Tuesday, November 06, 2007
Finding a decent celery root took two tries and the price of $4.99 a pound gave me an appreciation for this ingredient before I even tasted it. The voice behind The Splendid Table, Lynne Rossetto Kasper, advised me to look for a root that is firm and as smooth as possible. She also recommended going with high quality blue cheese. I opted for a Pacific Northwest favorite: Gorgonzola.
Celery root is a big, ugly bulbous root with smaller roots growing out of the bottom. Peeling it is not much different from peeling a potato, but eliminating the smaller roots felt a little counterintuitive. As I cut the small roots away, I began to worry about just how much weight I was losing and how the loss would affect the taste of the soup. I decided to add my flavorful cheese slowly and pressed forward. The rest of the directions were easy enough, I had to simmer the celery root in milk for about 30 minutes and then blend it with the cheese and chicken stock. Lemon juice and a topping of crumbled cheese made the meal complete.
I loved the earthiness of the delicate celery flavor and the cheese was a wonderful compliment. The taste of the soup ended with a little bitterness and it seemed a little dry. This wasn't so noticeable at first, but after a while I decided to add oyster crackers. I think that my bowl of soup would have made a better cup of soup for me. I'm so glad I tried celery root an I would definitely try it again.
Wednesday, October 24, 2007
September and October have been very interesting. I did a bit of traveling for work and had a few adventures in food. (I travel to schools to train teachers to use the program my company produces.) My boss accompanied me on my first trip. We spent two days in Lake Jackson, Texas, just south of Houston. The first night Janet and I ended up eating some classic fast food at Whataburger. Their signature orange and white roof had caught my eye from the airplane that morning and I was curious. The burgers were quite large as Janet demonstrates. They were also delicious with the fries following suit. We both easily recommend you try a Whataburger if given the chance.
Janet and I are big fans of barbecue. Texas favors beef to pork and I was looking forward to tasting this approach. I asked an administrative assistant at the school for recommendations. I couldn't quite tell if she was amused or flattered by my request, but she lead us to the yummy Brian's BBQ. I love the old-school sign!! A large steer is located atop the roof above the entrance; it's very serious. The only beef item on the menu that day was brisket. The meat was tender and the sauce was sweet and vinegary. Good stuff, so good I kind of forgot what my sides were.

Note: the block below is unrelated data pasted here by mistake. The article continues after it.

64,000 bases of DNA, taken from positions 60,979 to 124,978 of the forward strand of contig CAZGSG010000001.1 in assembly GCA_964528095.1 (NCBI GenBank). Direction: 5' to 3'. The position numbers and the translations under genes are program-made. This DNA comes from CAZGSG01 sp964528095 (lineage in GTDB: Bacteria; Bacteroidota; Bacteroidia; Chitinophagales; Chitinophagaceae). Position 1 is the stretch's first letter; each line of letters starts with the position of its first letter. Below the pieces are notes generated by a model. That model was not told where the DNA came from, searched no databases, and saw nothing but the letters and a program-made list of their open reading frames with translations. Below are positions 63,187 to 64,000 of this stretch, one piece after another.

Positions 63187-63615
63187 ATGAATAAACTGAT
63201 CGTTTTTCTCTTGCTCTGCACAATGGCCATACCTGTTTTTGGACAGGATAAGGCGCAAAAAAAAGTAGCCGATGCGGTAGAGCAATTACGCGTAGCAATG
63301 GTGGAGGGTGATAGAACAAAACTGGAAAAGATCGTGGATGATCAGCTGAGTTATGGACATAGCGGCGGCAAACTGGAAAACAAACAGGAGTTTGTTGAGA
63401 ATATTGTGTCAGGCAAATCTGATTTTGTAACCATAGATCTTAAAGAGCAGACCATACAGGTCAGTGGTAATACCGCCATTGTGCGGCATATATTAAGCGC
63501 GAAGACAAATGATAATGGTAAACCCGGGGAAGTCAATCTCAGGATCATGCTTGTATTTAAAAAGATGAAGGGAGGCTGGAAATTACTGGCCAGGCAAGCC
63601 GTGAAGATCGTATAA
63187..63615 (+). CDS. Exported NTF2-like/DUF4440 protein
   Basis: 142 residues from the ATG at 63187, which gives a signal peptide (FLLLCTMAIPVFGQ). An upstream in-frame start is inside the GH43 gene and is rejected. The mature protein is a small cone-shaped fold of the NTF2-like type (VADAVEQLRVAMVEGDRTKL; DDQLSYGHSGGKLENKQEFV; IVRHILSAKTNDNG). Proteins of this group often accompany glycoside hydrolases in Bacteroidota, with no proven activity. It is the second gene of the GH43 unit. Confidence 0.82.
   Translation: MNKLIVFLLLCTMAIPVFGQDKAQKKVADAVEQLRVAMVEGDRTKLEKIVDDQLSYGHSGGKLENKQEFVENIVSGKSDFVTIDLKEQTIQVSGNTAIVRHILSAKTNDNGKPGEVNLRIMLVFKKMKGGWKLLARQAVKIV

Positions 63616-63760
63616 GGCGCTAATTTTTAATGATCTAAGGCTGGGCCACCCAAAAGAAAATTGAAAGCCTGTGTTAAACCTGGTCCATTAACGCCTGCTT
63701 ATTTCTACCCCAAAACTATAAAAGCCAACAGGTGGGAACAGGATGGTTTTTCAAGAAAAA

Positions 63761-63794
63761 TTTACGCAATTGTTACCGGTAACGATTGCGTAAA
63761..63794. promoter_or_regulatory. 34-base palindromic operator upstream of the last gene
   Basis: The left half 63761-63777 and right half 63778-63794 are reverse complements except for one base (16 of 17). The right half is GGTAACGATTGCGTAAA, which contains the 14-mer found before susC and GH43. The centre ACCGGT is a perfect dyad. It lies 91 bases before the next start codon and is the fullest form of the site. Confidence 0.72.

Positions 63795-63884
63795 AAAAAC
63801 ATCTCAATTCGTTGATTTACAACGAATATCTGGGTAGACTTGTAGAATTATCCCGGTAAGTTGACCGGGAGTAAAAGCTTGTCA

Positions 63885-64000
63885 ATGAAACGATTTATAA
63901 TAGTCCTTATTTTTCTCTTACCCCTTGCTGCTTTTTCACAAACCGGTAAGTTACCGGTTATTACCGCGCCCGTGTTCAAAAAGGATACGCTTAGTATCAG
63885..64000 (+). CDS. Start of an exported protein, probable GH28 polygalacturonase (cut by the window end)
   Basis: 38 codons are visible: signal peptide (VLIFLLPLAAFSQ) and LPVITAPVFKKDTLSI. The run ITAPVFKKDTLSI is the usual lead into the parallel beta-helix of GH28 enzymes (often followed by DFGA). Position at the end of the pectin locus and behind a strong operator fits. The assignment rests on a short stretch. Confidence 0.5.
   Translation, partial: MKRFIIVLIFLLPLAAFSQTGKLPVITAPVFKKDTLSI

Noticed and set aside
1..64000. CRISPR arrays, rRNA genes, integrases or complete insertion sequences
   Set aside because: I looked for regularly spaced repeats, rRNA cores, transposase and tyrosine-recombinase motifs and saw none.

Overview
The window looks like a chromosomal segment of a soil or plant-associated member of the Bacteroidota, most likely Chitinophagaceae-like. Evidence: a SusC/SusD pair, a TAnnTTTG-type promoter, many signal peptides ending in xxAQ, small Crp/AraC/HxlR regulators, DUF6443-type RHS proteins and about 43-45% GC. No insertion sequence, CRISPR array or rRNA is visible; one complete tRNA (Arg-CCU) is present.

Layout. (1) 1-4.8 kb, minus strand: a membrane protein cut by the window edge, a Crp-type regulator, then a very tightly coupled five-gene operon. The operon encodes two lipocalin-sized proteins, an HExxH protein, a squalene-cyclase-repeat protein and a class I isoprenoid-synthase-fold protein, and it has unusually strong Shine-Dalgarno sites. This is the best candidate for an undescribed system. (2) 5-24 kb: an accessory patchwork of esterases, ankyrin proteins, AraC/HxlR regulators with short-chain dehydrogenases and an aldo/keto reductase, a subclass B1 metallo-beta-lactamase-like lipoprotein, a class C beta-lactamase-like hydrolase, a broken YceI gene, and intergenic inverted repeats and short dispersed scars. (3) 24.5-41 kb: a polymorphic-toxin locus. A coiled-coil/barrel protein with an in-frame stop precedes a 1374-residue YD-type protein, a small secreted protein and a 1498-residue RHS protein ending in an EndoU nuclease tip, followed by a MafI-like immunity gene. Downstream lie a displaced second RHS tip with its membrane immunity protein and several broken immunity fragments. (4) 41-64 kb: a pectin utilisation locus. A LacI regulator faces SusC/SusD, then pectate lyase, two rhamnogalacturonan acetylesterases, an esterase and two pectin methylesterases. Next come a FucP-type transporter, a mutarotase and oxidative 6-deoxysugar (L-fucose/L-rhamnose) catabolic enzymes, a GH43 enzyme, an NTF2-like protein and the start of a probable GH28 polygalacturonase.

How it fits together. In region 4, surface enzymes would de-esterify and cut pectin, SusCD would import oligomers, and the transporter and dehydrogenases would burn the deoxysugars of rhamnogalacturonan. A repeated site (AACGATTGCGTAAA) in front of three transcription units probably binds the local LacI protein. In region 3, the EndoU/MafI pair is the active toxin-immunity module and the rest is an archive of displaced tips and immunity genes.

It's late autumn now and this time of year puts me in the mood to cook and bake. Both kind of hit me at once, but don't fret, I can handle it. My Cooking Light magazines are thicker, stuffed with more recipes than usual to keep me inspired. Cooking Light isn't my only inspiration; tomorrow I plan to make Celery Root Soup with Blue Cheese from "Cooking with Shelburne Farms: Food and Stories from Vermont" by Melissa Pasanen with Rick Gencarelli. This recipe came to me by way of an email subscription the radio show The Splendid Table offers called Weeknight Kitchen. I hope I'll have time to write about it by the end of the weekend.
Thursday, February 22, 2007
Greens with Roast Potatoes
Time: 1 hour
2 tablespoons extra virgin olive oil
½ onion, sliced into half moons
1 bunch collard greens, stems removed and cut into thin ribbons
water or vegetable stock
salt and freshly ground black pepper
1 pound Yukon gold potatoes, or red potatoes, cut into cubes
2 cloves garlic, minced
diced red pepper flakes or cayenne pepper
½ cup freshly grated Parmesan cheese, or more (optional)
Preheat oven to 425°F. In a large shallow saucepan, heat olive oil over medium high heat. Add onion and cook until it begins to soften. Add collard greens, water or vegetable stock--enough to come ½” up the side of the pan. Add a pinch of salt and black pepper. Stir, turn the heat down, and cover. Check periodically to make sure nothing is sticking, and that there is still a small amount of liquid in the pan. Cook for about 5 minutes. Place the potatoes in a roasting pan and drizzle with a light coating of olive oil and a sprinkle of salt and pepper. Cook in oven for 25 to 40 minutes, until almost soft. Remove potatoes from oven, and add cooked greens, garlic and tomatoes. Add red pepper flakes or cayenne pepper, if using. Toss to combine. Sprinkle Parmesan cheese over the top, if using. Turn oven down to 400°F. Return pan to oven and cook until cheese is melted and brown around the edges.